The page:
What’s Your Company’s Language Policy
Recent events in the United States involving customers and law enforcement harassing Spanish speakers are shameful. The incidents should make businesses aware of their own obligation to clarify the use of languages other than English on their premises and in their workplaces.
The reality is that majority of organizations now have an international reach or a diverse customer base. Whether it’s to build relationships with new customers, access production facilities, or recruit talent, organizations are expanding their presence globally. As a result, multilingual organizations are more common and critical to connecting staff with clients and partners.
Servicing a Diverse Customer Base
Organizations with employees who speak different languages can serve a broader range of customers. For example, if you are considering offering your services in France, you are going to need employees who are fluent in French. Even if your French customers speak English, being able to serve them in French demonstrates that you value them as a customer and understand the importance of being able to communicate in their preferred language. If you are competing for customers, your ability to speak French may even be a critical factor in you winning new business. Some customers simply won’t do business with you if you cannot service them in their native language.
Increasing Team Efficiency
Speaking multiple languages not only allows you to serve your customers better, but there are internal benefits to the organization as well. Allowing your employees to speak different languages allows them to form stronger relationships with colleagues who share the same language. It may even give employees the opportunity to practice their language skills if they are learning another language and not yet fluent. Allowing your employees to speak their preferred language at work demonstrates that you value and respect their diversity.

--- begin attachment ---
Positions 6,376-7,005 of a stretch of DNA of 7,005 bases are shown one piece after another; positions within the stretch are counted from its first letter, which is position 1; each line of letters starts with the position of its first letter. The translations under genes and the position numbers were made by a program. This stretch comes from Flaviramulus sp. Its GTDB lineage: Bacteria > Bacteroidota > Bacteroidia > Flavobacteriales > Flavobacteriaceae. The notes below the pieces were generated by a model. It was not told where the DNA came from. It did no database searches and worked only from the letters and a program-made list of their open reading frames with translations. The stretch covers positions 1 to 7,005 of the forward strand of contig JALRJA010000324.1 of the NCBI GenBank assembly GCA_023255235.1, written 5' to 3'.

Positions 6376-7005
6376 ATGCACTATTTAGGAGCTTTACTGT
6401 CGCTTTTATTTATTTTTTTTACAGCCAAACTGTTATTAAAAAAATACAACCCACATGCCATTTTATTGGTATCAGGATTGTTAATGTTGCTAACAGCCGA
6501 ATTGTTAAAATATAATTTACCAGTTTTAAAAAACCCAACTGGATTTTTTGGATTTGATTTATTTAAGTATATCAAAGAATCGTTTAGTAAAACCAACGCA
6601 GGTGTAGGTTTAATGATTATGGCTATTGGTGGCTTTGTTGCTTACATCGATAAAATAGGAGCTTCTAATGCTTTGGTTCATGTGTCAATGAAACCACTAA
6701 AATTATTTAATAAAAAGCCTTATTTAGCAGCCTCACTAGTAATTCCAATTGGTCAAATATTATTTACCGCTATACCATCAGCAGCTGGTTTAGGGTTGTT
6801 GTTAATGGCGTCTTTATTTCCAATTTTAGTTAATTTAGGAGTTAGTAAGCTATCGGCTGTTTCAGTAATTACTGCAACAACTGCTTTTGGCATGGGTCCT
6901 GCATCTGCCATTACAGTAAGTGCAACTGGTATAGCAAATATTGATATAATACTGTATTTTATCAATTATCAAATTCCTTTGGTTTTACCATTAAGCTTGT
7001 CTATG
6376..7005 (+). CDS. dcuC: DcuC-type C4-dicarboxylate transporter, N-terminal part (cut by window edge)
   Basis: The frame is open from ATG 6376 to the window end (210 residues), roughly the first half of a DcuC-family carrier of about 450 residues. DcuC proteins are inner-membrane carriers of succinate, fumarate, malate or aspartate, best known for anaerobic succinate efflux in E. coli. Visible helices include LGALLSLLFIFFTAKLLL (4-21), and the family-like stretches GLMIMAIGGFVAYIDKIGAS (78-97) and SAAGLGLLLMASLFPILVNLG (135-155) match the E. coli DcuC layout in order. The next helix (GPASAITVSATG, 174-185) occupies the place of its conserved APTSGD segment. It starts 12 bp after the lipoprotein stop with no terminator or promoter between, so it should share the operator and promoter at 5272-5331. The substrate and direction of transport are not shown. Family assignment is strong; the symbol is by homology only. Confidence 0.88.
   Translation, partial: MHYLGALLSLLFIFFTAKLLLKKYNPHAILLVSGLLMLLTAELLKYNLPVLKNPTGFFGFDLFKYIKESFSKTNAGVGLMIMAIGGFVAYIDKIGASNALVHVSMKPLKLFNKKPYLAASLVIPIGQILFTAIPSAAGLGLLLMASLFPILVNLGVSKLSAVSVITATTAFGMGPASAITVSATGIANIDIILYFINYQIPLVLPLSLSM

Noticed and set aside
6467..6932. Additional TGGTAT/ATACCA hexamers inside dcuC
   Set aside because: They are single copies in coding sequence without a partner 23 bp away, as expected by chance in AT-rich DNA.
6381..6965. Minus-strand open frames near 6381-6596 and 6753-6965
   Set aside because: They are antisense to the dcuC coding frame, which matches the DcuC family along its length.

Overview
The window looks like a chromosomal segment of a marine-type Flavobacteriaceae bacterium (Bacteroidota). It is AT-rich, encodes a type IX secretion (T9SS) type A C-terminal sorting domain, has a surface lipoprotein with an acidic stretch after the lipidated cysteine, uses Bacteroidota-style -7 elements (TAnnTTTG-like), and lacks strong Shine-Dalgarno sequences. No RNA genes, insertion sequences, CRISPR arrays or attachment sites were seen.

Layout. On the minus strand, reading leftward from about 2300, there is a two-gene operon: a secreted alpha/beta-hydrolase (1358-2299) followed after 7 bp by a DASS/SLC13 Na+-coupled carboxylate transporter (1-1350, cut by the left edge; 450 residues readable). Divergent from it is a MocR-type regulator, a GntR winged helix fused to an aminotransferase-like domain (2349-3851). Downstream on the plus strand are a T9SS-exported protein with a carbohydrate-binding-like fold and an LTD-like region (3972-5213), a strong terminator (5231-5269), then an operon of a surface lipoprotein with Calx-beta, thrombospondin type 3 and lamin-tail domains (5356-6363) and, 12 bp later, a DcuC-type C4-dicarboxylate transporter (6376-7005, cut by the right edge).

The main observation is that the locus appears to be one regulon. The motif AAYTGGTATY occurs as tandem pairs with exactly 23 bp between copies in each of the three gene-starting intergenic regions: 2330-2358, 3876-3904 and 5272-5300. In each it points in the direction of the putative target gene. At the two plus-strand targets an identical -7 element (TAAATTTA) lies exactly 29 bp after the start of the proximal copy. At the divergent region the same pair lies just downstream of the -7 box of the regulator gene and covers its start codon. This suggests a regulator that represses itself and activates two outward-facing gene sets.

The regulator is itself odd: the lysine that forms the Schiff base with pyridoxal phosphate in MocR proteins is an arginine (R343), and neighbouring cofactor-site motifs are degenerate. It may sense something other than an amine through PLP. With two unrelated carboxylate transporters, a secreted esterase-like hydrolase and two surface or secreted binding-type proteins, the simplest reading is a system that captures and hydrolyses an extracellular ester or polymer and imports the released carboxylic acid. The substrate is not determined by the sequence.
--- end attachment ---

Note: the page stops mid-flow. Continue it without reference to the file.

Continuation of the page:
A multilingual workplace also allows for more creativity. Employees who speak different languages are often from different cultural backgrounds. They bring different ideas, perspectives, and approaches to problem-solving. A diverse workforce is more open-minded and tolerant, which creates a healthier workplace for everyone.
The Limitations of “English-only” Workplaces
Although there are many benefits of multilingual workplaces, sometimes speaking English is not only important but can be required. While the law can differ between different states, employers are typically permitted to limit or prohibit the use of any non-English language on the job with the justification of "business necessity". This usually requires that the employer also define the specific circumstances in which this requirement is in force.
What’s Your Company’s Language Policy?
The most common reason for enforcing a language restriction is workplace safety. For example, high-risk environments like construction sites or mines present significant safety hazards. In these cases, employers can justify the requirement that all workers speak English so that information can be disseminated quickly and consistently. Employers should have a written policy in place that defines what the language requirements are, in what circumstances they are in force, and the penalty for non-compliance.
Although it is possible for employers to have a policy that requires English to be spoken in specific circumstances or workplaces, it is not without risks. A policy limiting language makes the organization vulnerable to accusations of discrimination. It is the role of HR to ensure that the policy can be justified based on business necessity, that it is clearly communicated to all employees, and that it is consistently applied.
After all, no company wants its name splashed on the front page of the LA Times or the Financial Times of London.
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